Indeed, the guards seemed blind to it. Pictured below, a woman rests on an ancient statue marked PLEASE DO NOT TOUCH.

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Encouraged, I partook myself. Here is a guide to my favorite sites at the British Museum by taste and texture.

1) The Sphinx

The Sphinx tasted enigmatic. Truly, there is nothing in the world like the feel of a genuine Egyptian sphinx beneath your tongue. Each lick imbued me with years of wisdom.

On the downside, I probably have a curse now.

 

2) The coin room

 

The coin room in the British Museum has a handful of coins out at all times to be handled. Naturally I popped a few in my pocket when no one was looking.

I felt supremely powerful holding the coins of generations past. However, I discovered that the thousand-year-old drachmas, though purportedly valuable, could not buy me a snack from the museum’s cafeteria. Whoops. Now I know what people in Greece feel like.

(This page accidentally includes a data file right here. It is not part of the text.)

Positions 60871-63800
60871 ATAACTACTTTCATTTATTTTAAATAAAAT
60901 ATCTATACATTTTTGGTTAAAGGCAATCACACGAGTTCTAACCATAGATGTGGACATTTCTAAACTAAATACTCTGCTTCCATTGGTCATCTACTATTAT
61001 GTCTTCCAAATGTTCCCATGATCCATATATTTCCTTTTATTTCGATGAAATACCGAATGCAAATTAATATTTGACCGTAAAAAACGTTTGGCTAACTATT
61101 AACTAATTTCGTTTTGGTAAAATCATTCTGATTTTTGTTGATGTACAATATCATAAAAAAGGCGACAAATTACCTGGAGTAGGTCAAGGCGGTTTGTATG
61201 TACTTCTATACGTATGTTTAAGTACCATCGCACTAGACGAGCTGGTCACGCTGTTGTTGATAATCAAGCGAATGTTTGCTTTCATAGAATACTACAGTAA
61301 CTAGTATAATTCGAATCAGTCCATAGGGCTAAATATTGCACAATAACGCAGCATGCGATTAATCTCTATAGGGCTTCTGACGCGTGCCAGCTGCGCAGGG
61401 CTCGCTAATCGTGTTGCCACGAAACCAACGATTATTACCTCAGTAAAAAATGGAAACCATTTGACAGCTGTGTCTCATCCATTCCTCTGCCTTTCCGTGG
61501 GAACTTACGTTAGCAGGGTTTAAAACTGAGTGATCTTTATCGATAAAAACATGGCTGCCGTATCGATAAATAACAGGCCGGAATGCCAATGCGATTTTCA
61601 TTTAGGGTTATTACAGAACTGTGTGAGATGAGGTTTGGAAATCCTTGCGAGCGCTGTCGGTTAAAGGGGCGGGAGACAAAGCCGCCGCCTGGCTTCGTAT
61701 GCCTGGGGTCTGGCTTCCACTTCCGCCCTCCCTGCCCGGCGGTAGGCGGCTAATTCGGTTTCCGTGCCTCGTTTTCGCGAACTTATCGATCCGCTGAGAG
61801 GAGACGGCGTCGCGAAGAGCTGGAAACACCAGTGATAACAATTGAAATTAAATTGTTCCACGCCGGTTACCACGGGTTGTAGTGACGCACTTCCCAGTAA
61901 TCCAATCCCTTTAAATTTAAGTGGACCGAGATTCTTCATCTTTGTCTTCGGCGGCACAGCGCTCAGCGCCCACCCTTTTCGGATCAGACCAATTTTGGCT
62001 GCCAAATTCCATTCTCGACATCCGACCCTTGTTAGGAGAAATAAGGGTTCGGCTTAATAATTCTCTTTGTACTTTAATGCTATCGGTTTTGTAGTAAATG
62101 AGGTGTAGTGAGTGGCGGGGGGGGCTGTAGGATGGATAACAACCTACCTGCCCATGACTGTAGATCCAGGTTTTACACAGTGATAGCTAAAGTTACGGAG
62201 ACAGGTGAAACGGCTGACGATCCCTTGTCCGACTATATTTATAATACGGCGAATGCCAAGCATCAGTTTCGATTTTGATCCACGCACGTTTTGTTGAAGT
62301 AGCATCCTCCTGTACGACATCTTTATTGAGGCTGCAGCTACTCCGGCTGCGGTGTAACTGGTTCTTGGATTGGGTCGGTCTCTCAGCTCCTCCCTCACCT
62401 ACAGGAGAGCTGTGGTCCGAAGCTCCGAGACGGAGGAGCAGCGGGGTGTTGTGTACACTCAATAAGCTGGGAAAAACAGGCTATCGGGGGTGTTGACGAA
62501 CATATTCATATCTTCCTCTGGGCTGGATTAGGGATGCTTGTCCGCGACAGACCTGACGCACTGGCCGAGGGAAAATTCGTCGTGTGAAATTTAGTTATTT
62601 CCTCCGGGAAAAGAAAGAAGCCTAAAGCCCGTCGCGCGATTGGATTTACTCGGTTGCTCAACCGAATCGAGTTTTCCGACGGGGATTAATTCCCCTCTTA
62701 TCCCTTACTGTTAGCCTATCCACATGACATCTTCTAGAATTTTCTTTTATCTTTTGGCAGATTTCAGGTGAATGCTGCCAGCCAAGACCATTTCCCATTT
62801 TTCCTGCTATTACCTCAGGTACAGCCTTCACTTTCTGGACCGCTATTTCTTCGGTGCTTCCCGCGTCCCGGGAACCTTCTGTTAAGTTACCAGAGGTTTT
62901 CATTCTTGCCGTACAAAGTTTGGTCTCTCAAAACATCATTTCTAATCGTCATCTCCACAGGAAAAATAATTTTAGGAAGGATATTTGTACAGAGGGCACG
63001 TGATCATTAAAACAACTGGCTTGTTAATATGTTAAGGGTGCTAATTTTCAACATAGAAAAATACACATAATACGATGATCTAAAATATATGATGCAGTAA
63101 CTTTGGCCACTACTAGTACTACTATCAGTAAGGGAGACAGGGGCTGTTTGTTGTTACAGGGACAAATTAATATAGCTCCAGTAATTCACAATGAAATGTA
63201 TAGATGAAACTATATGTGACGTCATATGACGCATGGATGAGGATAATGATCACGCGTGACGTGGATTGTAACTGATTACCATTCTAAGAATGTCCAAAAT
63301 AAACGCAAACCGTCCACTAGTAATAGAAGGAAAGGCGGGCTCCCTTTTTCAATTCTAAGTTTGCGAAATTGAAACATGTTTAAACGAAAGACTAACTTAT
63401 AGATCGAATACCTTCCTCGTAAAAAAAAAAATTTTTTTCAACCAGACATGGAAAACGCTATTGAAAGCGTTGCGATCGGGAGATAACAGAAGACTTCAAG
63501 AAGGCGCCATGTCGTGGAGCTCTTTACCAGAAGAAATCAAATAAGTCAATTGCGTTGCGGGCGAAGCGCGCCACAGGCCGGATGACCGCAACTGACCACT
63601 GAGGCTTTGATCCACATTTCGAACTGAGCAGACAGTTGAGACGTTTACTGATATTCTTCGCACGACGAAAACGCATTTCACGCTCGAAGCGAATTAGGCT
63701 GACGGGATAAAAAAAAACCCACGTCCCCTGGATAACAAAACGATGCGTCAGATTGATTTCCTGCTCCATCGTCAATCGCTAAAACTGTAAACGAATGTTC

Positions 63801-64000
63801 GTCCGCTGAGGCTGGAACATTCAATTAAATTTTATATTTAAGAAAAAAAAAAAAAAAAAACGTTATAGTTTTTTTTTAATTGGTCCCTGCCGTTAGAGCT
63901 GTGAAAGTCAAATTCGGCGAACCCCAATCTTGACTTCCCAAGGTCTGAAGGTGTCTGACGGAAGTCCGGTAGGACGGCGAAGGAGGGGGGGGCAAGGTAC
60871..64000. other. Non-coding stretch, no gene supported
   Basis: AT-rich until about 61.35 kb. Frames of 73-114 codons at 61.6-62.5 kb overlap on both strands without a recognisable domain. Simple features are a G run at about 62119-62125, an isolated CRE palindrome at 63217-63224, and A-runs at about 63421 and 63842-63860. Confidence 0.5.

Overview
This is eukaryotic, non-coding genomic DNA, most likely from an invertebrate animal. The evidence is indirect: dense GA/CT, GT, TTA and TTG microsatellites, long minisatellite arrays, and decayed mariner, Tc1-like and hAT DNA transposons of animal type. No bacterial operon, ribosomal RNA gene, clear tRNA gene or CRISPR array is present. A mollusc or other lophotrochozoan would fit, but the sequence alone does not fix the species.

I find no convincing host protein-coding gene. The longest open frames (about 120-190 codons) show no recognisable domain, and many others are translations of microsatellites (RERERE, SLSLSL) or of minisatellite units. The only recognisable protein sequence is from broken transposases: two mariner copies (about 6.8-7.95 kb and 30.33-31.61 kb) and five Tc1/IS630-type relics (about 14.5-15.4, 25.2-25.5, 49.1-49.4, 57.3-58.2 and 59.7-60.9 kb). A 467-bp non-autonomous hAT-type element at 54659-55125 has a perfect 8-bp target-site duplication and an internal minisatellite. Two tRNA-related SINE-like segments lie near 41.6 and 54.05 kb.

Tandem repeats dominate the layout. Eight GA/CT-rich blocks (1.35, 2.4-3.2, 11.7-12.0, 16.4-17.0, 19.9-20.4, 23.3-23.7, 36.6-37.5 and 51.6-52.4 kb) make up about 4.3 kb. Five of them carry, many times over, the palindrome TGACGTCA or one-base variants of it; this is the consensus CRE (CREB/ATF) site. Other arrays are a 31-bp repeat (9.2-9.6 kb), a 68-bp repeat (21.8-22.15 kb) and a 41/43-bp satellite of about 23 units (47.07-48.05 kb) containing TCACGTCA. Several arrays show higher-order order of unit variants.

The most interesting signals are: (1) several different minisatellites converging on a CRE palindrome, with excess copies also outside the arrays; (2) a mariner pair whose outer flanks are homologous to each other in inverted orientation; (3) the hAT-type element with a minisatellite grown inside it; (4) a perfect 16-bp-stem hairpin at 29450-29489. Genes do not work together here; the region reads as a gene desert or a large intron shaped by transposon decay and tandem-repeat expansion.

3) Napoleon’s bed

 

Comfy, but short.

 

4) The Mummy

“I know what you did to the Sphinx,” a voice whispered in my ear as I stroked the Mummy’s hand. Whoa. I’ve really got to get out of here.

“Politics,” flash fiction by Kelly Evans

Politics

by Kelly Evans

“I’ve decided to enter the cutthroat and unforgiving arena of political life,” Frederick announced.

Mother looked up from her book. “Whatever for, Freddie?”

“I’m a natural born leader and others should benefit from my vast life experience.”

“And how do you plan to enter this world?” Frederick’s younger sister Constance smiled wryly.

Frederick sat on the settee and swung a leg casually over the arm. “I’ve discovered our local school requires a new governor, a perfect place for me to cut my teeth, politically speaking.”